Not overruled or negatively treated on appealinfoCoverage
Supreme Court of PennsylvaniaJan 8, 1963
409 Pa. 517 (Pa. 1963)
409 Pa. 517186 A.2d 911

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November 16, 1962.

January 8, 1963.

Negligence — Automobiles — Intersection collision — Negligence as a matter of law.

In this action of trespass arising out of the collision between two automobiles on a clear, dry day in which it appeared that the actor was driving north approaching an intersection not controlled by traffic signals, and as he approached the intersection at a speed of 15 miles per hour he looked to his right and saw the other car approximately 50 feet away and proceeding west in the center of the intersecting street at a rate of 15 miles per hour, and the actor continued into the intersection at unchanged speed and was struck by the other car, it was Held, in the circumstances, that the actor was negligent as a matter of law.

Mr. Justice MUSMANNO dissented.


Appeal, No. 408, Jan. T., 1962, from judgment of Court of Common Pleas No. 6 of Philadelphia County, June T., 1958, No. 1572, in case of Lonnie E. Pugh v. Christian Malan Ludwig. Judgment reversed.

Trespass for personal injuries and property damage. Before REIMEL, J.

Action of original plaintiff settled before trial and verdict entered for defendant and against plaintiff on counterclaim, plaintiff's motion for judgment non obstante veredicto refused and judgment entered on the verdict. Plaintiff appealed.

J. Webster Jones, for appellant.

Dennis E. Haggerty, with him Novasitis and Haggerty, for appellee.

This action arises out of a collision between two automobiles at the intersection of Third and Cumberland Streets, Philadelphia. The jury returned a verdict in favor of appellee and this appeal from the lower court's denial of appellant's motion for judgment n.o.v. raises the single question of whether appellee was contributorily negligent as a matter of law.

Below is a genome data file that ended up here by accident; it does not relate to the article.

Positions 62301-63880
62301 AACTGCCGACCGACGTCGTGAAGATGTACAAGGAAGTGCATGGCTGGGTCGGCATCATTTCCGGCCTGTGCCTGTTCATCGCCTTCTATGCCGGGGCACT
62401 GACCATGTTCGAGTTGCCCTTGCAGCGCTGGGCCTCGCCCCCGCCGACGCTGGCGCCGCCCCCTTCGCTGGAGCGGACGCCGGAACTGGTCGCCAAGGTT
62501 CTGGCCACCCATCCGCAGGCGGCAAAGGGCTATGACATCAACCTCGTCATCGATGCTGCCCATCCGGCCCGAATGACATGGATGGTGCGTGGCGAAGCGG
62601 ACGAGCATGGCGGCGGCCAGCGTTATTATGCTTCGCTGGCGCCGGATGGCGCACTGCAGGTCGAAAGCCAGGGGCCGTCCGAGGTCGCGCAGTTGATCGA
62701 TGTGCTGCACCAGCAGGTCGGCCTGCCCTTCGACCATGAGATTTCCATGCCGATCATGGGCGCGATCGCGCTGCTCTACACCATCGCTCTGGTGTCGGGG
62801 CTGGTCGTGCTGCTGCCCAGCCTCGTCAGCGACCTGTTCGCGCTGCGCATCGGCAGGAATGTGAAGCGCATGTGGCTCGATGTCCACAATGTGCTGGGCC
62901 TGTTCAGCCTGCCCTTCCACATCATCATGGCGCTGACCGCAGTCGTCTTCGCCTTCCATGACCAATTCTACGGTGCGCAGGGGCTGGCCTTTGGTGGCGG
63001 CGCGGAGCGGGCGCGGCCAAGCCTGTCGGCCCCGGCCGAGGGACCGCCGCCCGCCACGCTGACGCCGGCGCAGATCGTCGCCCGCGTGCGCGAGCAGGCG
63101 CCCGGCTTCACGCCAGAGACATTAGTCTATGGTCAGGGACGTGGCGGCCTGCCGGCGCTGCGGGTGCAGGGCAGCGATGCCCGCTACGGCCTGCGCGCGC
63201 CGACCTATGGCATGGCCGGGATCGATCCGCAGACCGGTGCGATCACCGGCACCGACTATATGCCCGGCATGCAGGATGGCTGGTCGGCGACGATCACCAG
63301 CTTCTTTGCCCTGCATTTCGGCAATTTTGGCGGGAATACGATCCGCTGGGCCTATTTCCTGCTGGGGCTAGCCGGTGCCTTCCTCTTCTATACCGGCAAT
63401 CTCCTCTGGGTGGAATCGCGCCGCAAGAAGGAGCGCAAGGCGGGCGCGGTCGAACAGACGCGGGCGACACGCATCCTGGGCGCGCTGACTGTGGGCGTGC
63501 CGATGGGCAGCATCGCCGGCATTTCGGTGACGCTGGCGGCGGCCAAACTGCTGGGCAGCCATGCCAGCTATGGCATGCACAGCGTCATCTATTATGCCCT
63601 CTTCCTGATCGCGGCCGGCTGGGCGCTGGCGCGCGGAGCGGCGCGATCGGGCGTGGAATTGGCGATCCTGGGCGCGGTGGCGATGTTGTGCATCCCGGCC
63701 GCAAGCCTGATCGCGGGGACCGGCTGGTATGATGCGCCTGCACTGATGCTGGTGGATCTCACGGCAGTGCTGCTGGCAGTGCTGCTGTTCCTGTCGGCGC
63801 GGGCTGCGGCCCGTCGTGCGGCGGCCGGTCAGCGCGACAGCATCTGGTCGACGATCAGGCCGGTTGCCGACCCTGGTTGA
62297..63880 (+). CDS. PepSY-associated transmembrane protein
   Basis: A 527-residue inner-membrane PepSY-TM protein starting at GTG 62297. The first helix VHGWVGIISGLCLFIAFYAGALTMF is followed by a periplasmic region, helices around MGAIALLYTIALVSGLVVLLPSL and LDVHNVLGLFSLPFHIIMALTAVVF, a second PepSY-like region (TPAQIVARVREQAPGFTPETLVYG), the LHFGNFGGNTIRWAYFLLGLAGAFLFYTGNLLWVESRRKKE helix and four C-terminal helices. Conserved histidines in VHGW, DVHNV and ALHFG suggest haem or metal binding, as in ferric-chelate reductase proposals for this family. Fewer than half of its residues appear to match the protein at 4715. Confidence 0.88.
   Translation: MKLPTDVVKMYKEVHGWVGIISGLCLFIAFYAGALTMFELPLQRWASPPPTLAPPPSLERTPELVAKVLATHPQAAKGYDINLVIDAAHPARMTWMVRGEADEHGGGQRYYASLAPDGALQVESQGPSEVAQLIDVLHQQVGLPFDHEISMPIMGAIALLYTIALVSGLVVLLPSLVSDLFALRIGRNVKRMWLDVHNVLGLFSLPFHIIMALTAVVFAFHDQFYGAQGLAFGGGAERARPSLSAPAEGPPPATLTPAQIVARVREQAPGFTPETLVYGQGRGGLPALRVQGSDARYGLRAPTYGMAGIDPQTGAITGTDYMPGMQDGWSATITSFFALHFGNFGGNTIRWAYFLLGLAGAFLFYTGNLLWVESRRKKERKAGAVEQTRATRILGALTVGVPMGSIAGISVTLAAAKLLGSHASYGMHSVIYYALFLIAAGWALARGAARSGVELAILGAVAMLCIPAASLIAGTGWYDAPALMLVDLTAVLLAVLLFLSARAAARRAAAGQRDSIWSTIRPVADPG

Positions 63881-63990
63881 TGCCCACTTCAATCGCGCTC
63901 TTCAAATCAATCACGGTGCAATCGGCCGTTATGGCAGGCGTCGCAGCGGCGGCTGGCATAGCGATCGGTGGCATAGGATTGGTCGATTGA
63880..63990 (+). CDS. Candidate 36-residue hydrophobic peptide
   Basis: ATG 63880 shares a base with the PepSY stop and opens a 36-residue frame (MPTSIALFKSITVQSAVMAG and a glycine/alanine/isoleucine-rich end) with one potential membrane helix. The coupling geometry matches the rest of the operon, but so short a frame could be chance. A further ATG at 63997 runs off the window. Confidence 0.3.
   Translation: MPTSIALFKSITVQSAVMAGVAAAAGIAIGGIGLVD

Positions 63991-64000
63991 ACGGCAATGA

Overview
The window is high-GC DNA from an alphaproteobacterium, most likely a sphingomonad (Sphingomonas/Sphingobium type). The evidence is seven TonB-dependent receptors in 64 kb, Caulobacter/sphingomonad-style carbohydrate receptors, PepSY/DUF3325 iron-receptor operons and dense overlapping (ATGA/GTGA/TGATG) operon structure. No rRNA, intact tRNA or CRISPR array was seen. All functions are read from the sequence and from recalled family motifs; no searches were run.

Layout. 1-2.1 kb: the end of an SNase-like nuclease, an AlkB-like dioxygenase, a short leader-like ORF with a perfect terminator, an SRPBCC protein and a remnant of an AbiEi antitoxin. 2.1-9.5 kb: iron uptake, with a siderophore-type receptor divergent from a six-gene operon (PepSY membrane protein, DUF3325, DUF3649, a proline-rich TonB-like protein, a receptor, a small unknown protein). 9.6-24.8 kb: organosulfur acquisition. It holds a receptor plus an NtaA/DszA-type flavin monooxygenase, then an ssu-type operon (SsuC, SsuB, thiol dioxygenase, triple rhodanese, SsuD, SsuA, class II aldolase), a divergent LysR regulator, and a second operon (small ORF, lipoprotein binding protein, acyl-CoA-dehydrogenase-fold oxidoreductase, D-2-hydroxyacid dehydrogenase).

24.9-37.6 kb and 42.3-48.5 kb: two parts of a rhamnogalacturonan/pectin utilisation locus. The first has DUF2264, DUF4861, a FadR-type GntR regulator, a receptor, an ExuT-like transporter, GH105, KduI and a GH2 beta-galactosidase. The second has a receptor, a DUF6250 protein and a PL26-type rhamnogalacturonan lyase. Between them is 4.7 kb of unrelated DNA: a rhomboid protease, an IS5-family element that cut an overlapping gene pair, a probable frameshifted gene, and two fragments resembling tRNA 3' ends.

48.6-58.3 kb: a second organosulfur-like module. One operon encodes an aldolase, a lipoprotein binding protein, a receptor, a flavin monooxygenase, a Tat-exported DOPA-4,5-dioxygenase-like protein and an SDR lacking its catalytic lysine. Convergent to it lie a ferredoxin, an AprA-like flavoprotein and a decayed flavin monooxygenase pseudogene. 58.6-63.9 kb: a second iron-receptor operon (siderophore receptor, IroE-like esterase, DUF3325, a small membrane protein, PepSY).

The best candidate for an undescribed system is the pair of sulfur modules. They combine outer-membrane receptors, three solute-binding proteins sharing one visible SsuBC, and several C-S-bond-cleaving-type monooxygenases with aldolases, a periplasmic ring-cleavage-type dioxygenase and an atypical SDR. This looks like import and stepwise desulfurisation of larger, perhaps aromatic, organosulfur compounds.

The present claim was filed by appellee as a counterclaim to appellant's complaint seeking damages resulting from the same collision. Appellant's claim was settled before trial and hence is not before us.

Viewing the evidence in the light most favorable to appellee, the verdict-winner, we find that about 5:30 p.m. on March 5, 1958, a clear, dry day, appellee was driving north in the center of Third Street towards the intersection of Third and Cumberland Streets. At this point, each of the streets is one-way, 26 feet wide, and has 12 foot sidewalks. The intersection was not controlled by traffic signals at the time of the accident.

As appellee approached the intersection, he took his foot off the gas pedal thereby reducing his speed to 15 miles per hour. He looked to his right and saw appellant's car approximately 50 feet away and proceeding west in the center of Cumberland Street at the rate of 15 miles per hour. Deciding that he could safely cross the intersection, appellee, without increasing his rate of speed, went five to eight feet into the intersection when he concluded that he could not clear appellant's car. Hoping that appellant would see his car in time and drive around it, appellee applied his brakes. However, appellant, whose negligence is conceded, did not see appellee's car until he was five feet away from it and consequently struck the front of appellee's car at a point ten feet north of the south curb and 19 feet west of the east curb.